When the dawn paints the sky
In tones of strawberry and lilac,
There is nothing more relaxing
Than enjoying some quiet time
Down at the beach.
The shower may be cold
But the view is delightful.
For more romance, please visit: Our World.
Sizzling orange, a glowing setting sun —
That’s when the sky romances the earth
With its beauty.
(Picture taken in Ericeira, Portugal.)
For gorgeous sky shots, please visit: Skywatch.
When the broken yolk of the sun
Splashed over the ice,
I knew a wonderful sky was coming.
(I snapped Ruby with my mobile phone.)
I rushed home to get my ‘big’ camera
And was just in time
To see the sky
Romancing the snow.
For more heart-felt skies, please visit: Skywatch.
Find a big sky and a frozen lake,
Get a couple of chairs, some friends
And a view —
Then sit back and enjoy the romance,
The company and the pink-tinged sunset.
For more romance, please visit: Skywatch.
The romance of winter –
And the deep snow –
Never fail to surprise and please
When wrapped up in
A sky of pink tissue
And a bow of dreamy fog.
For more dreamy shots, please visit: Skywatch.
How do I look? No spinach in between my teeth or holes in my trousers, I hope! Good… I’m ready for my interview with the very funny Po aka the South African Sea Monkey. She had a lot of questions, so after a quick cup of coffee, we got started. I was going to offer her some home-baked cakes, but she declined. I wonder why?
How did you meet Sir Pe and how long before you got married?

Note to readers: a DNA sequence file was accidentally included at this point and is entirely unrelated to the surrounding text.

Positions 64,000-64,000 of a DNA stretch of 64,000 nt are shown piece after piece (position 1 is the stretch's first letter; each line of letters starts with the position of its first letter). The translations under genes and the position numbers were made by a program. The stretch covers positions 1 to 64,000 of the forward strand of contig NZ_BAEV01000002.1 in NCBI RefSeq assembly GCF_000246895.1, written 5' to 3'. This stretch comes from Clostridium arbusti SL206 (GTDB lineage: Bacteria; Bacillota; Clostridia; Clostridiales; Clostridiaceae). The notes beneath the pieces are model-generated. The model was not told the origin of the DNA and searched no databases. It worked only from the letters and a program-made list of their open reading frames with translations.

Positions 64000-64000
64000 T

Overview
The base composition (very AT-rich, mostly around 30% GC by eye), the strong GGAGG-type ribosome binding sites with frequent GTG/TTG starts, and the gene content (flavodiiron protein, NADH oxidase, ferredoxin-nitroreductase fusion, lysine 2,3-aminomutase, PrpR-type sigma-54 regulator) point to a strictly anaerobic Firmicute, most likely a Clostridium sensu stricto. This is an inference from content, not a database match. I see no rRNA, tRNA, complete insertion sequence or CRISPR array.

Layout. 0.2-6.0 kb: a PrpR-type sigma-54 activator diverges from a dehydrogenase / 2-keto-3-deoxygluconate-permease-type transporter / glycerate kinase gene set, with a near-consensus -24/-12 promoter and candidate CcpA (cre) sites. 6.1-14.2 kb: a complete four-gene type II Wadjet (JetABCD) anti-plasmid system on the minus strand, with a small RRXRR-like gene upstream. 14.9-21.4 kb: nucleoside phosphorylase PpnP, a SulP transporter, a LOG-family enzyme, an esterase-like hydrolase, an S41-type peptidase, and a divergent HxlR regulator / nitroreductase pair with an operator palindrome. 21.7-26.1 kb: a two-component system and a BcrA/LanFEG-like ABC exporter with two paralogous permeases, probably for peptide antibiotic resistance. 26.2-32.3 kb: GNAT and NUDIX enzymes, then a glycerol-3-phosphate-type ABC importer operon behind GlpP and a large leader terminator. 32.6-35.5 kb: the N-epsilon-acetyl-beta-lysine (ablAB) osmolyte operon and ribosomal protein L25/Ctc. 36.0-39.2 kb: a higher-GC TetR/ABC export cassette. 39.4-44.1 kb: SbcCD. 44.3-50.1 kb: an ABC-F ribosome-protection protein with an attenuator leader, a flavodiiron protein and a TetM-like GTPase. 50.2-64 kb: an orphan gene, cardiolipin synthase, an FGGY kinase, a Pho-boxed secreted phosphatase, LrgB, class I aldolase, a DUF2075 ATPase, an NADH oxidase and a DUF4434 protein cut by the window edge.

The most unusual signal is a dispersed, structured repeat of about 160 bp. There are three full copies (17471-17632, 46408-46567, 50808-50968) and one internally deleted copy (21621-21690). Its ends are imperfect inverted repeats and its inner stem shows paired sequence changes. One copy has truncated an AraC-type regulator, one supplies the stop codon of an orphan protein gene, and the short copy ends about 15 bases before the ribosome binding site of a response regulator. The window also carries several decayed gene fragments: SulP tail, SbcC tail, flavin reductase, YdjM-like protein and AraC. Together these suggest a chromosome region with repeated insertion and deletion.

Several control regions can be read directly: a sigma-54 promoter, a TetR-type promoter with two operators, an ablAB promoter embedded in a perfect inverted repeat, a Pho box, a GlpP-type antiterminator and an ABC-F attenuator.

Gosh – she does know how to pick them! Well, I had just written a Student’s Book (to learn English as a Foreign Language) for a large Swedish educational publisher’s and they invited me over to Stockholm to write the Teacher’s Guide as well as other educational goodies for kids at Swedish schools.
So, I took a three-month sabbatical from my teaching job in England, and without a single word of Swedish in my baggage, turned up in Stockholm one sunny day in April back in 1996. After a couple of weeks, I decided that I ought to at least know some phrases in Swedish (it gets a bit monotonous saying Hej! all the time and sounding like the Swedish chef out of Sesame Street). So, I enrolled in a Swedish class for beginners. I found myself sitting next to the only Englishman in the class: his bow tie was a dead give-away!
This gentleman invited me to his 40th birthday party in The Limerick, a good old Irish pub in Stockholm. The date: 14th May. We went there after class, and some of Bow Tie’s workmates were there – including Sir Pe.
Now, I thought Sir Pe was a native Swede because he hadn’t spoken English for so long that when he did, HE sounded like the Swedish Chef with really bad English. Turns out he was a Swedish citizen (still is), but came originally from England.
We exchanged e-mail addresses (he was one of the few people I knew back in 1996 who actually had an e-mail address), corresponded for a couple of weeks and finally went out on a date sometime near the end of May.
Dazzled by my wit, modesty, good English and cooking skills (I burnt a hole in his coffee pot the first time I made coffee), we got engaged on 1st July 1996.
The words whirlwind romance perhaps spring to mind. Either that or: They’re nuts! After my three months were up, I went back to England, resigned from my job, packed up everything and found someone to rent my flat.
We didn’t get married in haste though – and waited for nearly a year before tying the knot in England on May 17th, 1997.
Oh my – doesn’t time fly by when reminiscing? Only time for the one question… Po had to get back to her place PDQ because she is hosting Strange Shores #4. So, visit her blog for a plethora of more real-life tales from nutty ex-pats.